Lori Bowcock's family said in a statement Thursday she is doing well and is expected to make a full recovery.
"We are happy to report that her positive outlook and sense of humour are shining through," the statement said.
"Even after she was wounded, Lori’s first concern was for the safety of her fellow officers and the public that she has dedicated her career to protect."
Well-wishes have been sent from U.S. and Canadian border guards, the U.S. consulate, Washington Gov. Christine Gregoire, Surrey Mayor Diane Watts and former colleagues at the Ontario Provincial Police.
"Lori has read each of these messages of support and is deeply moved by the thoughtfulness and care expressed," the statement said.
The Bowcock family also extended their condolences to the family and friends of Andrew Crews, who killed himself immediately after shooting Bowcock in the neck.
The shooting at the Peace Arch border crossing, one of Canada's busiest, shut down the border in both directions for most of a day.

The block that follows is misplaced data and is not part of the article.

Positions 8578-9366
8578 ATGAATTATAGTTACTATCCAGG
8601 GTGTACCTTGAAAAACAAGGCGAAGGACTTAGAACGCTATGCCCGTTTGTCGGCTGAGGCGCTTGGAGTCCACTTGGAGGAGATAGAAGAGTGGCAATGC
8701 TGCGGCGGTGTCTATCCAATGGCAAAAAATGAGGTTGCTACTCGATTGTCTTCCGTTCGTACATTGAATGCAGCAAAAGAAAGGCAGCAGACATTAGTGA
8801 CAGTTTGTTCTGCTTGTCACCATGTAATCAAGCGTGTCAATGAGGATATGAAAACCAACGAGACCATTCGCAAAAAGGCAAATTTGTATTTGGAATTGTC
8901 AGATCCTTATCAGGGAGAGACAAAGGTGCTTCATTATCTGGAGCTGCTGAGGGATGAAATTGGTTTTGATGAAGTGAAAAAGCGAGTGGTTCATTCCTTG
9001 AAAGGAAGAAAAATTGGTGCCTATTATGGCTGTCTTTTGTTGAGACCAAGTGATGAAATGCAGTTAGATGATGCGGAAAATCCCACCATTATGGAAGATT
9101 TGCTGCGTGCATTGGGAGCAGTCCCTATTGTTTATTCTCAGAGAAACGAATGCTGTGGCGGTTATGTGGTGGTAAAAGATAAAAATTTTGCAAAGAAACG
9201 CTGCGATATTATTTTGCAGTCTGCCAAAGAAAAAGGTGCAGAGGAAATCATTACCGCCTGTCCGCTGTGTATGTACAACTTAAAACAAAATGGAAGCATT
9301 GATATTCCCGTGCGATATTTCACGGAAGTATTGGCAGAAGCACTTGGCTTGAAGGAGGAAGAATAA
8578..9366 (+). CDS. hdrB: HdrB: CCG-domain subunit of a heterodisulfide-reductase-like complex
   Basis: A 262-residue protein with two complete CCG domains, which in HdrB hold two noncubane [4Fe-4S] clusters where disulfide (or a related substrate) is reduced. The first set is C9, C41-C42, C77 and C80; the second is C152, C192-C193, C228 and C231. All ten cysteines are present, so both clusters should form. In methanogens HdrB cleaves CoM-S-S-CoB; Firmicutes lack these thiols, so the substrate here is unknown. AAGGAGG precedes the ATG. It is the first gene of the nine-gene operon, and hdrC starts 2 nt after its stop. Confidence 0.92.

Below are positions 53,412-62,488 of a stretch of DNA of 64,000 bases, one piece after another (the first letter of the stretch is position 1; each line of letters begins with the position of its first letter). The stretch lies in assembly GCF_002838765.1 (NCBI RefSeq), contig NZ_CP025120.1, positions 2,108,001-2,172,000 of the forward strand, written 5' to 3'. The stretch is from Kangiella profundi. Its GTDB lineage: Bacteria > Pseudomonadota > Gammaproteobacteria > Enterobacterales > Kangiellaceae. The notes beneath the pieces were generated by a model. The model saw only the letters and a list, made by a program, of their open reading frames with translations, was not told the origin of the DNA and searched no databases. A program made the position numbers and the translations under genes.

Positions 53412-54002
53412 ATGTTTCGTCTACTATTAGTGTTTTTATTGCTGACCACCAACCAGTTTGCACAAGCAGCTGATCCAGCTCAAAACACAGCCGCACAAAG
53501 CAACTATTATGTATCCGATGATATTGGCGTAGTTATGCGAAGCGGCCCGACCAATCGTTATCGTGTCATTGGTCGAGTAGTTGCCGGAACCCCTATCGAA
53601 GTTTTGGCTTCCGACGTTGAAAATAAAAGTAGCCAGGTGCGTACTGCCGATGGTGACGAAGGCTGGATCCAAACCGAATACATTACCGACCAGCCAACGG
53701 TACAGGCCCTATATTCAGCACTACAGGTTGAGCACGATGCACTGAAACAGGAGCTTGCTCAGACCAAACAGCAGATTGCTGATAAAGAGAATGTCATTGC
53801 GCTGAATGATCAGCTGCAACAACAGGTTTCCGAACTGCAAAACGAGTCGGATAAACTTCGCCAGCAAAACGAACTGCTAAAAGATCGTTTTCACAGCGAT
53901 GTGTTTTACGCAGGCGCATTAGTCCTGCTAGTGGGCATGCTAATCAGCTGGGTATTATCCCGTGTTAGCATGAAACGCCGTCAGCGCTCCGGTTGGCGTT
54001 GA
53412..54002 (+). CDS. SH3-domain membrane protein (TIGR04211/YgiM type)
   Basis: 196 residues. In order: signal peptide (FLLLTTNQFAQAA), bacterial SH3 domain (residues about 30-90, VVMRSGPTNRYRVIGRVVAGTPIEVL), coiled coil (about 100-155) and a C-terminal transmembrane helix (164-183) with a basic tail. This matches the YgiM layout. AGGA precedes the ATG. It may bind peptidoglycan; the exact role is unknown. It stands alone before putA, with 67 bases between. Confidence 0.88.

Crews was living in Washington and his stepfather says he sent his mother a text before the shooting to say he loved her and was sorry.
Danny Lupinek of Henderson, Nev., said his stepson didn’t indicate what he meant by that text and family members were unable to reach him later.
Police have not publicly speculated on what motivated the shooting.
"The current evidence clearly indicates that prior to taking his own life, Mr. Crews deliberately fired at the victim," RCMP Supt. Kevin Hackett, who is in charge of the region's homicide unit, said in a statement.
"There is no evidence, however, to suggest the victim was specifically targeted."
Bowcock had worked as a civilian dispatcher with the Ontario Provincial Police until this past spring. She started work at the B.C. border crossing three months ago.
-- With files from AP